n. eSports, e-sports (electronic sports)
eSports (also known as electronic sports, esports, e-sports, competitive (video) gaming, professional (video) gaming, or pro gaming) is a form of competition that is facilitated by electronic systems, particularly video games; the input of players and teams as well as the output of the eSports system are mediated by human-computer interfaces. Most commonly, eSports take the form of organized, multiplayer video game competitions, particularly between (but not limited to) professional players. The most common video game genres associated with eSports are real-time strategy, fighting, first-person shooter (FPS), and multiplayer online battle arena (MOBA). Tournaments such as The International, the League of Legends World Championship, the Battle.net World Championship Series, the Evolution Championship Series, and the Intel Extreme Masters, provide both live broadcasts of the competition, and prize money and salaries to competitors.
Although organized online and offline competitions have long been a part of video game culture, participation and spectatorship of such events have seen a large surge in popularity from the late 2000s and early 2010s. While competitions around 2000 were largely between amateurs, the proliferation of professional competitions and growing viewership now supports a significant number of professional players and teams, and many video game developers now build features into their games designed to facilitate such competition.
The genre of fighting games and arcade game fighters have also been popular in amateur tournaments, although the fighting game community has often distanced themselves from the eSports label. In the mid 2010s, the most successful titles featured in professional competition were the multiplayer online battle arena (MOBA) games Dota 2 and League of Legends, and the first person shooter game Counter-Strike: Global Offensive. Other games with significant earnings include Smite, StarCraft II, Call of Duty, Heroes of the Storm, and Hearthstone.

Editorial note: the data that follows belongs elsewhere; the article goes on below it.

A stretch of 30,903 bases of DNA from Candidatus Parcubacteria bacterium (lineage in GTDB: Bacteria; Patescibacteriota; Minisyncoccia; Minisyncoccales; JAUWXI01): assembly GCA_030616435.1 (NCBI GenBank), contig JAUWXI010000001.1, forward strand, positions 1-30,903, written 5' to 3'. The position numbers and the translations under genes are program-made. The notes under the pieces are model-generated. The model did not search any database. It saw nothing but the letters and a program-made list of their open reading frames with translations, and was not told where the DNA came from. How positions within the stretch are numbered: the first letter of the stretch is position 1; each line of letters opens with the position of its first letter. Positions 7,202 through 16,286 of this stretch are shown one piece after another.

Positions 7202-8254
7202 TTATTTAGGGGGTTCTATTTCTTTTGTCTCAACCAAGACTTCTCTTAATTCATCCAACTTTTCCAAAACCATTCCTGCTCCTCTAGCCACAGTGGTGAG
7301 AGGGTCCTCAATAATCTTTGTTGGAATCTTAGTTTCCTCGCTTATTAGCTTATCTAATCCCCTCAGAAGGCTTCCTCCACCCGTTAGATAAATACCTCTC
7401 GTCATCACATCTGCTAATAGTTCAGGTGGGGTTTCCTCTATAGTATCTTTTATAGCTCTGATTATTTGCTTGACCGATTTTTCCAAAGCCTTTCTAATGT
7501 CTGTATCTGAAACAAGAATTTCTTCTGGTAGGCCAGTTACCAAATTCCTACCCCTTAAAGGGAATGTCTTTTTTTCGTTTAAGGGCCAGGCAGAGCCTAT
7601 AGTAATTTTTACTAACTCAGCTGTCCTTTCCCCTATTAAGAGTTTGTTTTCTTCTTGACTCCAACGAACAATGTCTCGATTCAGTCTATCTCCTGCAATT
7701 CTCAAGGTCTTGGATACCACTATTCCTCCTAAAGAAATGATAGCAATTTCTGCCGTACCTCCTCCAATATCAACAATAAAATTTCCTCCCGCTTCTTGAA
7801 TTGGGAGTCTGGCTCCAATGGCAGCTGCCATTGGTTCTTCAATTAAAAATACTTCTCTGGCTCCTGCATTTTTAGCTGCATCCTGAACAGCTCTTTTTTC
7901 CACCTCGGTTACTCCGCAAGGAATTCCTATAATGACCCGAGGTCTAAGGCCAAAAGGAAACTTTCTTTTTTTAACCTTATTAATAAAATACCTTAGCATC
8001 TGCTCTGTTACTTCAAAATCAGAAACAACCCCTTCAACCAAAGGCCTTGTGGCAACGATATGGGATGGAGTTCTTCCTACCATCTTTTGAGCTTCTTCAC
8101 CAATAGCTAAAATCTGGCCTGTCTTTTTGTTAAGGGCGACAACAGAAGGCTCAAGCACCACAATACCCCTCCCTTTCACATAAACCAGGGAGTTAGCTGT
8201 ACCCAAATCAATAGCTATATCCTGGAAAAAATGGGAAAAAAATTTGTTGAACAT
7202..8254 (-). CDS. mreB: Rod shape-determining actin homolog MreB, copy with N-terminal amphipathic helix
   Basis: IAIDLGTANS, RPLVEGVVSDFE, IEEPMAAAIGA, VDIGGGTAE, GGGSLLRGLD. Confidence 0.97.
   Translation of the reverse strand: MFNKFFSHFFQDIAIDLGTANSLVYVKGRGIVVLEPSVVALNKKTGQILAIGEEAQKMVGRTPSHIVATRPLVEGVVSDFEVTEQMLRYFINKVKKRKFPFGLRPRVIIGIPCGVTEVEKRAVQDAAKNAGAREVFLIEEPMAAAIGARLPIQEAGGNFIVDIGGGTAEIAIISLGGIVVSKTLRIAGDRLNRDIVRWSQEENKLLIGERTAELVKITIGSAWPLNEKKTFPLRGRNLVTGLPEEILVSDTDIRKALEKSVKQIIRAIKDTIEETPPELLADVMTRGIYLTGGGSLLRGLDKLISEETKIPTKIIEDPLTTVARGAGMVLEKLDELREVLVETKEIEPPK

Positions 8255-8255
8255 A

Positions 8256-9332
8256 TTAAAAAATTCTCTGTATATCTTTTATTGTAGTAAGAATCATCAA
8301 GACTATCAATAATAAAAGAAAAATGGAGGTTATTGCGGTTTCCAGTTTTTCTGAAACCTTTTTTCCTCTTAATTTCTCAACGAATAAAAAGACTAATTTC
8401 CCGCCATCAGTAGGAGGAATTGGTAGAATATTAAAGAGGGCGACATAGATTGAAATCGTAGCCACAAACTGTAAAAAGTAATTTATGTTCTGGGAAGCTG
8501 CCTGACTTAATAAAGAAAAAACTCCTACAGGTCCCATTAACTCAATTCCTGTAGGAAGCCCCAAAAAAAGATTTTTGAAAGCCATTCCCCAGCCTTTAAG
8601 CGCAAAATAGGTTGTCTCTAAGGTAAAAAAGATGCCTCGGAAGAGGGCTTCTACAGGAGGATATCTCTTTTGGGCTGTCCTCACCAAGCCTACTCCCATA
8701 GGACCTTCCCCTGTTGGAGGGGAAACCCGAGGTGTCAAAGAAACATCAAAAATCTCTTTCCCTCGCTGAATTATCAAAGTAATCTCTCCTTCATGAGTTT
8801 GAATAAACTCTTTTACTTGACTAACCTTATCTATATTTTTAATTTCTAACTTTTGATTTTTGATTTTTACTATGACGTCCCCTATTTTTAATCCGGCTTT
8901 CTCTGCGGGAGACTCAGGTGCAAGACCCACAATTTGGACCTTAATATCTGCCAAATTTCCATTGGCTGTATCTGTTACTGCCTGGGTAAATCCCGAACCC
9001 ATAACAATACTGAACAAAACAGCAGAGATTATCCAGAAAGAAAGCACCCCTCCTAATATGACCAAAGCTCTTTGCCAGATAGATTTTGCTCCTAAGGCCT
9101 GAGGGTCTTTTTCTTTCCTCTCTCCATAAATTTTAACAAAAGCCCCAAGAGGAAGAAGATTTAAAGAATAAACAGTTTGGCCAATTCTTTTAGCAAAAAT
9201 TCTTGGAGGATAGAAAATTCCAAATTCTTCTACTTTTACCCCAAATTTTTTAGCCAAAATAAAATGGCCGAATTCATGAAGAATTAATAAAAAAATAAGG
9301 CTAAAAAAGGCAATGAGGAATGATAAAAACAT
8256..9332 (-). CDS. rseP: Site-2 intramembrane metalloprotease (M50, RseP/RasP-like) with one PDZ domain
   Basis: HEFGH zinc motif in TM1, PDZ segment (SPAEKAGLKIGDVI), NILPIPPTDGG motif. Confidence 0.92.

South Korea has the best established eSports organizations, officially licensing pro gamers (a.k.a. cyberathletes) since the year 2000. Official recognition of eSports competitions outside South Korea has come somewhat slower. Along with South Korea, most competitions take place in Europe, North America and China. Despite its large video game market, eSports in Japan is relatively underdeveloped, which has been attributed largely to its broad anti-gambling laws.
In 2013, it was estimated that approximately 71.5 million people worldwide watched eSports. The increasing availability of online streaming media platforms, particularly Twitch.tv, has become central to the growth and promotion of eSports competitions. Demographically, Major League Gaming has reported viewership that is approximately 85% male and 15% female, with 60% of viewers between the ages of 18 and 34. Despite this, several female personalities within eSports are hopeful about the increasing presence of female gamers.
The global eSports market generated US$325 million of revenue in 2015 and is expected to make $463 million in 2016; the global eSports audience in 2015 was 226 million people.